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[uh-joi-ning] /əˈdʒɔɪ nɪŋ/
being in contact at some point or line; located next to another; bordering; contiguous:
the adjoining room; a row of adjoining town houses.
Origin of adjoining
1485-95; adjoin + -ing2
Related forms
nonadjoining, adjective
unadjoining, adjective
Can be confused
adjacent, adjoining (see synonym study at the current entry)
Adjoining, adjacent, bordering all mean near or close to something. Adjoining implies touching, having a common point or line: an adjoining yard. Adjacent implies being nearby or next to something else: all the adjacent houses; adjacent angles. Bordering means having a common boundary with something: the farm bordering on the river.


[uh-join] /əˈdʒɔɪn/
verb (used with object)
to be close to or in contact with; abut on:
His property adjoins the lake.
to attach or append; affix.
verb (used without object)
to be in connection or contact:
the point where the estates adjoin.
1275-1325; Middle English a(d)joinen < Middle French ajoindre. See ad-, join
Related forms
unadjoined, adjective
Can be confused
adjoin, adjourn. Unabridged
Based on the Random House Dictionary, © Random House, Inc. 2015.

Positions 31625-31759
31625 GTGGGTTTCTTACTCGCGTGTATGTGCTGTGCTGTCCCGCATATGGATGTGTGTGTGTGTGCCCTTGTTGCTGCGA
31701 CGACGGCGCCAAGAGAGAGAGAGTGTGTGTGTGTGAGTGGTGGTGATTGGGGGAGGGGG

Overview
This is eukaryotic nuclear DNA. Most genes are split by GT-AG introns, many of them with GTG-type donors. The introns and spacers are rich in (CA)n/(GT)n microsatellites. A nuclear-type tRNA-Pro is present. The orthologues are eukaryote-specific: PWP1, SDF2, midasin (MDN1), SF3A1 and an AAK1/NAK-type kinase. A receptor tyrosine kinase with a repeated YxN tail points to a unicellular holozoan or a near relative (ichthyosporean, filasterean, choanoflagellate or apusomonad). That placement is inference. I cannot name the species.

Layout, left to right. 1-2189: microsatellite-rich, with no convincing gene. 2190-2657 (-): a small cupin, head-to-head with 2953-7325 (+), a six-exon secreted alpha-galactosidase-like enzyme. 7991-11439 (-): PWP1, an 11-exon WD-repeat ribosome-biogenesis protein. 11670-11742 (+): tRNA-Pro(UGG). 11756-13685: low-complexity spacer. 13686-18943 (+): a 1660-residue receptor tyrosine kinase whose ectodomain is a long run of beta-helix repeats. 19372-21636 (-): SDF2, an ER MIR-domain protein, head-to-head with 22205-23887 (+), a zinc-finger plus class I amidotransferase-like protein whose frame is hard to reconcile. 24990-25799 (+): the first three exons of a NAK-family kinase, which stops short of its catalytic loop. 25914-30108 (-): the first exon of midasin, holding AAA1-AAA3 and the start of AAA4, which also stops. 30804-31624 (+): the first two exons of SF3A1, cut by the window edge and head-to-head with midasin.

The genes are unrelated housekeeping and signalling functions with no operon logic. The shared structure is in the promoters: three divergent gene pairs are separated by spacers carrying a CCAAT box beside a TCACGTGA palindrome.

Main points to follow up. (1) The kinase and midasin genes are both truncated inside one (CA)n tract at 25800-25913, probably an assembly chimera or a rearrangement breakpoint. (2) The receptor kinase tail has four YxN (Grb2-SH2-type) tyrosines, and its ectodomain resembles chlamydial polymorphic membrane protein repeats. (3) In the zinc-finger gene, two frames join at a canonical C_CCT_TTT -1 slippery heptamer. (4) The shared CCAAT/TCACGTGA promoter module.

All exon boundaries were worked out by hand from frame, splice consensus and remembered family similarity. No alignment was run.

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Examples from the web for adjoining
  • Yesterday's papers reported the sales of two houses adjoining each other for more than a million dollars.
  • We did not find a pair of tenure-track jobs at adjoining universities.
  • The city council agreed to build an access road to the hospital on an adjoining plot.
  • Paintings and more economically-priced handicrafts are sold in the adjoining plazas.
  • For one it is safer for people in an adjoining room.
  • College officials saved the adjoining corner site, once occupied by an animal hospital, for the new performing-arts center.
  • They usually move incrementally, from field to adjoining field, needing wet weather to thrive.
  • To see what you're trying to shoot, you peer through one of two holes on adjoining sides of the box.
  • The poor, crowded favelas supply drugs to adjoining prosperous quarters.
  • Farmers play cards at the next table and snooker in the adjoining room.
British Dictionary definitions for adjoining


being in contact; connected or neighbouring


to be next to (an area of land, etc)
(transitive) foll by to. to join; affix or attach
Word Origin
C14: via Old French from Latin adjungere, from ad- to + jungere to join
Collins English Dictionary - Complete & Unabridged 2012 Digital Edition
© William Collins Sons & Co. Ltd. 1979, 1986 © HarperCollins
Publishers 1998, 2000, 2003, 2005, 2006, 2007, 2009, 2012
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Word Origin and History for adjoining



c.1300, "unite, ally" from Old French ajoin- stem of ajoindre "join together, unite," from Latin adjungere "fasten on, harness, join to," from ad- "to" (see ad-) + jungere "to bind together" (see jugular). Meaning "be contiguous with, be adjacent to" is from late 14c. Related: Adjoined; adjoining.

Online Etymology Dictionary, © 2010 Douglas Harper
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